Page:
And people move between these companies all the time.

The strangest thing about this Juniper back door is how obvious it was. Maybe it was a rookie agent.

The lesson you need to take from this is that you can't really trust anything against certain adversaries unless you built it yourself. And then you can't trust the parts. So if the spooks are your worry, you'd better defend in depth and keep off the radar.

Comment Re:Why we need access to the *complete* set of cod (Score 1) 128

If you control a network interface, you can generally control the entire system, because those chipsets have DMA access to the internal memory of the rest of the computer. You may have to do some work to figure out how to find and corrupt the OS data structures, but you have access to everything.

If the owner of the system is very lucky, there'll be an IOMMU (without a back door) and the OS will have programmed that IOMMU to do something useful. But you can't rely on either, especially in embedded devices.

Also, the driver for that chip is very unlikely to be hardened against the chip sending back exploits. The driver will distrust the network data (and won't process them very much anyhow), but it's going to assume that, say, an offset in a chip register is a valid value.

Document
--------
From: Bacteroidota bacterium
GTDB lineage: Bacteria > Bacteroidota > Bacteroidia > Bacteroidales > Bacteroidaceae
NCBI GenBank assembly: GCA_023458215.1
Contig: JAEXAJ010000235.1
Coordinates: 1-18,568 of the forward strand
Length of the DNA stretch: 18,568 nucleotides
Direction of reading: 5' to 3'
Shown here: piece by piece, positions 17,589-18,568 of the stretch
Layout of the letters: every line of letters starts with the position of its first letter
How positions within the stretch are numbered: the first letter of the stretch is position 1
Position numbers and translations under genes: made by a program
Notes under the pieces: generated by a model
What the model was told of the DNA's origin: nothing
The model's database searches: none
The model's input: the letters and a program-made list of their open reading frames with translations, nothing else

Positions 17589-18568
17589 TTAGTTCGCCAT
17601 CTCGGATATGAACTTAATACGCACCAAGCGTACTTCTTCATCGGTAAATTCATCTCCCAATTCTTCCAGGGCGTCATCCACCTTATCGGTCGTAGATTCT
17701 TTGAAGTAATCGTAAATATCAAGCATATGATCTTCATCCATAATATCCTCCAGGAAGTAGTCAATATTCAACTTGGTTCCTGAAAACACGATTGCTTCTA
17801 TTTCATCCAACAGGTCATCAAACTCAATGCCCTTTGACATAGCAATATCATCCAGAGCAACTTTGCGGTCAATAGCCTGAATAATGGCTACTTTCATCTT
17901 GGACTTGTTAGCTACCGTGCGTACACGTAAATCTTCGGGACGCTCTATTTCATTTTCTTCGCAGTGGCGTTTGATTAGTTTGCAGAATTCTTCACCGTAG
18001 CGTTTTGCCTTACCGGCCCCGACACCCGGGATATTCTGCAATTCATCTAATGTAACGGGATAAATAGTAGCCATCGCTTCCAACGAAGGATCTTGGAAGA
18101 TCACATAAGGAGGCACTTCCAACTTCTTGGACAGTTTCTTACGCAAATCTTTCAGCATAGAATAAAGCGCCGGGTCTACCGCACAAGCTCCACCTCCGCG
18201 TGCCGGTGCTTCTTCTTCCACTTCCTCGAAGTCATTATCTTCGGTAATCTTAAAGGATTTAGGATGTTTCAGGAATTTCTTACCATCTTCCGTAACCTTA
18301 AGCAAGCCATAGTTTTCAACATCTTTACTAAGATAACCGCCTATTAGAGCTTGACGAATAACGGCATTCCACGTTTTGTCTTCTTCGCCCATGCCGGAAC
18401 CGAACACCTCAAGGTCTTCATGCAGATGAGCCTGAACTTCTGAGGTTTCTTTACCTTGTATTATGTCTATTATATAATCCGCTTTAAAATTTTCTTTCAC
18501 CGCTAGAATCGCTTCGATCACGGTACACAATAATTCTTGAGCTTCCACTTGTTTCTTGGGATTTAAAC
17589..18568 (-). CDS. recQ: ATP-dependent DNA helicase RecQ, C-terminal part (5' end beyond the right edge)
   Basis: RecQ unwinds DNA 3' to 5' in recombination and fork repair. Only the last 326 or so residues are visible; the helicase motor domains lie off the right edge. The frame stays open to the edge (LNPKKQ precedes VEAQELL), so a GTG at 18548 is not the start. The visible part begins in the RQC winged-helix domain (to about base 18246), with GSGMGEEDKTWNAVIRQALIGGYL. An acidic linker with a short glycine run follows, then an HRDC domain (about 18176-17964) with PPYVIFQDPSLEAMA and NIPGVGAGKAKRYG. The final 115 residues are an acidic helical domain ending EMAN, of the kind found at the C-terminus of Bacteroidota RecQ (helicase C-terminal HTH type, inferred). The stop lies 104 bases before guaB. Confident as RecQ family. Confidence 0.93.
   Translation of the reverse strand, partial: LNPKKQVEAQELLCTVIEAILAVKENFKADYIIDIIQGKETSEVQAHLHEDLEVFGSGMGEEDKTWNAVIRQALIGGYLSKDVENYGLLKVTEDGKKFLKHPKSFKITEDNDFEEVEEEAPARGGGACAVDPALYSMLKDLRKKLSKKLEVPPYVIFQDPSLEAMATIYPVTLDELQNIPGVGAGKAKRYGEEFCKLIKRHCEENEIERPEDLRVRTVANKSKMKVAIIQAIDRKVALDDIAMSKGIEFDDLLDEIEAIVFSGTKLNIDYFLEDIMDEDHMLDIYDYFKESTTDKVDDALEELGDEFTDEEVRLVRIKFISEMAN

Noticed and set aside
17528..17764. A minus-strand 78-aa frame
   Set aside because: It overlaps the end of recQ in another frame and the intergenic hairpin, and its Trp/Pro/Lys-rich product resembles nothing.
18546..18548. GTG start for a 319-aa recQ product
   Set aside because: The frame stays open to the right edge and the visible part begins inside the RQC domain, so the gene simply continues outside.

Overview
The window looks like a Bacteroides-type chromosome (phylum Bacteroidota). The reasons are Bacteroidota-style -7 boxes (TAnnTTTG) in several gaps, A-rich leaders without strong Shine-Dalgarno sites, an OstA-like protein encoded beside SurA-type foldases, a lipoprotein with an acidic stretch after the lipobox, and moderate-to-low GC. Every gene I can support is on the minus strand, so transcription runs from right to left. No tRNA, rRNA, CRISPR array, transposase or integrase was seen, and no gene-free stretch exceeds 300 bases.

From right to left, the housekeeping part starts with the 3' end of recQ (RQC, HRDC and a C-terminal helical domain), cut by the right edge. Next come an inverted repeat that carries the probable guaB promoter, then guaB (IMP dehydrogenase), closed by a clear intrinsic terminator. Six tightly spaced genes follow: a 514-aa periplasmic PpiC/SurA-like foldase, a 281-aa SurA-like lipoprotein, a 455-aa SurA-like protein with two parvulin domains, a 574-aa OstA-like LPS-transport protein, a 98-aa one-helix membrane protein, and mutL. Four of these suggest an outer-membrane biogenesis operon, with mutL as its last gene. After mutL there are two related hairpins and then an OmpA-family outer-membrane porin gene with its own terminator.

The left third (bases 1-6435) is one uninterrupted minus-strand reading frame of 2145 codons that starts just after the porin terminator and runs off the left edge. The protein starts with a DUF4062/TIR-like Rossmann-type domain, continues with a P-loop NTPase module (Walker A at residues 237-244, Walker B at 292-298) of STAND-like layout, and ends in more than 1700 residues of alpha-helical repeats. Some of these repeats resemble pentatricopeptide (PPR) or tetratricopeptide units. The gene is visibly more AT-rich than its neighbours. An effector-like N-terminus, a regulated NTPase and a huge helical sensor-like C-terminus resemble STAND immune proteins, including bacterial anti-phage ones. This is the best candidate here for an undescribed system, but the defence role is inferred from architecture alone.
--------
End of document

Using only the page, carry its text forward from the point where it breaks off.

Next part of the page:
Comment Re:This is really a regulatory problem (Score 1) 115

"using equipment long past their usable life span"

You realize that phrase is self-contradictory, right?

Windows XP and IE6 support SHA-2.

You realize that PC operating systems aren't the big problem, right?

users know the exact risks and are either working around them or living with them (and unlikely to be browsing Facebook anyway).

Facebook disagrees with your assessment of what people are using to browse Facebook, and is doing a lot of work to support those out of date systems.

Comment Re:This is really a regulatory problem (Score 1) 115

Actually yes. Hiding the costs is not OK and externalizing them is worse.

In this particular case, though, it might actually be cheaper to just upgrade all the affected devices than to screw around with some of the proposed workarounds. It's not free for, say, Facebook to come up with whatever weird fallback hack they're pushing. By the time you add up the costs of everybody having to deploy that kind of crap, it would almost certainly be cheaper just to fund somebody to fix most or all of the affected devices. It might or might not be hard to raise the capital to do that. But as it stands you can't do it anyway, because there are a bunch of other barriers in the way.